Tuesday, November 11, 2008

Adopting from Russia

In 2007, the US Embassy in Moscow, Russia issued 2, 310 immigrant visa's to Russian orphans adopted by American citizens, making Russia the third largest sending country in international adoption (with China in first place and Guatemala (now closed) in second). Since 2002, approximately 28,000 Russian orphans have been adopted by US citizens. As reported by US Immigration, 49% of Russian children adopted in 2006 were female, 7% were under the age of 1, 65% were between the ages of 1-4, and 27% were 5 years and older.

It is estimated that there are more than 600,000 children living "without parental care" in Russia (not all of these children are available for adoption however). Since the 1991 breakup of the Soviet Union, many families in former Soviet nations are struggling to survive, making poverty one of the most common factors in the relinquishment of children. Approximately one third of the children living without parental care in Russia reside in institutions. The rest of the children typically live with guardians or are under police jurisdiction. There are generally two categories of children available: babies relinquished at the hospital at birth to orphanages and older children who have been removed from their homes due to severe poverty, neglect and/or abuse.

The central adoption authority in Russia is the Ministry of Education and Science. Although Russia is not part of the Hague Convention on Adoption, US citizens who wish to adopt a Russian child must work with an agency accredited by the Ministry of Education and Science in Russia or with an agency who works through another agency accredited by the Ministry of Education (you may also have the option of working with a private adoption attorney in Russia). A complete list of accredited agencies can be found here (click on "adoption" and scroll down the page).

Russia's requirements for adoption are not as strict as many countries. Currently, the Russian government has no age restriction for adoptive parents with the exception that single adoptive parent's must be at least 16 years older than their adopted child. There are also no formal restrictions regarding the length of marriage of adoptive parents or number of children already residing in the home, however these requirements may differ from region to region (for example, some regional officials prefer no more than 3 children already in the home, etc.). Singles are also permitted to adopt.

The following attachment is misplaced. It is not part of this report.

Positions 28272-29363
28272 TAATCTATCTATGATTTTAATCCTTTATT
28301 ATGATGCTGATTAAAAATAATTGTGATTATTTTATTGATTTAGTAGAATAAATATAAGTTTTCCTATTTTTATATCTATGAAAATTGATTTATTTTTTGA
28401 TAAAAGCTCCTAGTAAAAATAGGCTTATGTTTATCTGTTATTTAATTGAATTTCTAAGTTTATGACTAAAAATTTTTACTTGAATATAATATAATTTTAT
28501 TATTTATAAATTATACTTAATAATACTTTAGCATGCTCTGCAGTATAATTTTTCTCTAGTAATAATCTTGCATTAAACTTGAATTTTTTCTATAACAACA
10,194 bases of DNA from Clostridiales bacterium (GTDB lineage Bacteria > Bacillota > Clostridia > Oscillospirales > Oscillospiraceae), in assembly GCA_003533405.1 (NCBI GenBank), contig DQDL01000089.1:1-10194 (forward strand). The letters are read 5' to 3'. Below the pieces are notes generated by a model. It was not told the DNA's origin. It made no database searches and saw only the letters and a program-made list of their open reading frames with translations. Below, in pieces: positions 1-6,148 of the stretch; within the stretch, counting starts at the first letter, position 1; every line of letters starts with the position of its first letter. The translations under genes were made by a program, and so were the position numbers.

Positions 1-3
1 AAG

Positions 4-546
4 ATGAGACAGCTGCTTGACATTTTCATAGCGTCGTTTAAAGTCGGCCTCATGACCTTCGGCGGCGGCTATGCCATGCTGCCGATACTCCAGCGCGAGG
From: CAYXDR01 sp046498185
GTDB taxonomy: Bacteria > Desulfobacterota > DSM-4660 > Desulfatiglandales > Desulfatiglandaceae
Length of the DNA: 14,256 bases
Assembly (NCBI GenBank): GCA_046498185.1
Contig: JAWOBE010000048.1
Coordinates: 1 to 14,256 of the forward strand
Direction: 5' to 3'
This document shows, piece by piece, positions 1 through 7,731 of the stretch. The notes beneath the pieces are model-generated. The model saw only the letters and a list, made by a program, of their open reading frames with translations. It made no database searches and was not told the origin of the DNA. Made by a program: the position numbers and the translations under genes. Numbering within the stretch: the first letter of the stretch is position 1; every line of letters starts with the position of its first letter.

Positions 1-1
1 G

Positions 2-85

Most agencies work within select regions in Russia. Once your dossier is completed, it is translated and submitted to and processed by the Ministry of Education officials within the region you intend to adopt. Once your dossier has been processed you will be issued a referral by the Ministry (usually consisting of a picture(s) and brief history/medical synopsis of the child/children). In some cases a formal referral will not be issued prior to travel. In these cases, once your dossier has been processed, Ministry officials will then extend an invitation to travel where they will present your with your referral face-to-face.

As of April 2000, adoptive parents are required to appear personally before the Ministry to accept their referral. This means that families adopting from Russia are required to make two trips. The first trip is to officially accept your referral and meet your child/children (both parents are required to make this trip). The second trip is to attend court and complete the adoption (in some regions only one parent is required to make this trip, in others, both parents are required). The first trip is approximately 5-7 days. The second trip generally last between 2-3 weeks depending on whether or not the 10-day wait following court is waived (in some regions and under some circumstances (such as in the adoption of a medically fragile child) officials will waive the 10-day wait, however, this is being seen less and less and in some regions, not at all). Following court and the 10-day wait, families will then receive their child's new birth certificate and passport and will register their child with the Russian Ministry of Foreign Affairs in Moscow. They will then process through the US Embassy and receive their child's visa to travel back to the US.

Children available for adoption in Russia are between 8 months and 16 years of age (in order to be eligible for international adoption children must be placed on a regional, and then national, registry for a total of 8 months during which time they are available only to Russian citizens). Sibling groups and children with special needs are available for adoption as well.

Russia is one of the more expensive countries to adopt from with an average cost of $35,000. The time line for adoption from Russia, from completed dossier to referral is, on average, 6-12 months although this will vary from region to region.

For more information regarding adoption from Russia, please take a moment to visit the following links:

Russian Adoption Blogs:

1 comment:

Dunstan Family said...

Thank you for all of this information. It is nice to read and hear and honest opinion.